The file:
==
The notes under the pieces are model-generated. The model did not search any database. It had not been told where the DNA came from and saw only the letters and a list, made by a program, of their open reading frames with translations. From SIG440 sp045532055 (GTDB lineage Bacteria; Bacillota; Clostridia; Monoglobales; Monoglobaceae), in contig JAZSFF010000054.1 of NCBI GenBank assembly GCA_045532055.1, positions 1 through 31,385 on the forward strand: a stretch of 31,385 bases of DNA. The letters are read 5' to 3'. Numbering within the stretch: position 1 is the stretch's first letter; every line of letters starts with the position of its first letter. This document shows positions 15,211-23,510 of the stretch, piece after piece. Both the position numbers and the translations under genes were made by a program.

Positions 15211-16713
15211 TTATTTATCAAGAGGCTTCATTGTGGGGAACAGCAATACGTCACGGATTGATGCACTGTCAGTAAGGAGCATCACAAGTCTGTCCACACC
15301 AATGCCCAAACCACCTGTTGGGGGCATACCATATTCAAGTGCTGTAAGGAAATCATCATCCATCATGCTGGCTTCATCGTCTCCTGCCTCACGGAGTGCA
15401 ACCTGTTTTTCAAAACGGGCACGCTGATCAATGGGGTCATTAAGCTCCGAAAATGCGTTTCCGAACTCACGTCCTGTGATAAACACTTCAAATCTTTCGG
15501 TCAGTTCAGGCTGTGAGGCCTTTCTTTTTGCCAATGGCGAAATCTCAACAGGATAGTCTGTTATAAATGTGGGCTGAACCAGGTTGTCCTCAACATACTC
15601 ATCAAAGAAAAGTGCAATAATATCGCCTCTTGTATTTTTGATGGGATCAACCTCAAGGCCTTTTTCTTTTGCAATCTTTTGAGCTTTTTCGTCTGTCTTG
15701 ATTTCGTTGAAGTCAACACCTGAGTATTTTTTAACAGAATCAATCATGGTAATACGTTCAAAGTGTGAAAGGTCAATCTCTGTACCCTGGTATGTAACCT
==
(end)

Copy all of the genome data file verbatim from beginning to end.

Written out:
The notes under the pieces are model-generated. The model did not search any database. It had not been told where the DNA came from and saw only the letters and a list, made by a program, of their open reading frames with translations. From SIG440 sp045532055 (GTDB lineage Bacteria; Bacillota; Clostridia; Monoglobales; Monoglobaceae), in contig JAZSFF010000054.1 of NCBI GenBank assembly GCA_045532055.1, positions 1 through 31,385 on the forward strand: a stretch of 31,385 bases of DNA. The letters are read 5' to 3'. Numbering within the stretch: position 1 is the stretch's first letter; every line of letters starts with the position of its first letter. This document shows positions 15,211-23,510 of the stretch, piece after piece. Both the position numbers and the translations under genes were made by a program.

Positions 15211-16713
15211 TTATTTATCAAGAGGCTTCATTGTGGGGAACAGCAATACGTCACGGATTGATGCACTGTCAGTAAGGAGCATCACAAGTCTGTCCACACC
15301 AATGCCCAAACCACCTGTTGGGGGCATACCATATTCAAGTGCTGTAAGGAAATCATCATCCATCATGCTGGCTTCATCGTCTCCTGCCTCACGGAGTGCA
15401 ACCTGTTTTTCAAAACGGGCACGCTGATCAATGGGGTCATTAAGCTCCGAAAATGCGTTTCCGAACTCACGTCCTGTGATAAACACTTCAAATCTTTCGG
15501 TCAGTTCAGGCTGTGAGGCCTTTCTTTTTGCCAATGGCGAAATCTCAACAGGATAGTCTGTTATAAATGTGGGCTGAACCAGGTTGTCCTCAACATACTC
15601 ATCAAAGAAAAGTGCAATAATATCGCCTCTTGTATTTTTGATGGGATCAACCTCAAGGCCTTTTTCTTTTGCAATCTTTTGAGCTTTTTCGTCTGTCTTG
15701 ATTTCGTTGAAGTCAACACCTGAGTATTTTTTAACAGAATCAATCATGGTAATACGTTCAAAGTGTGAAAGGTCAATCTCTGTACCCTGGTATGTAACCT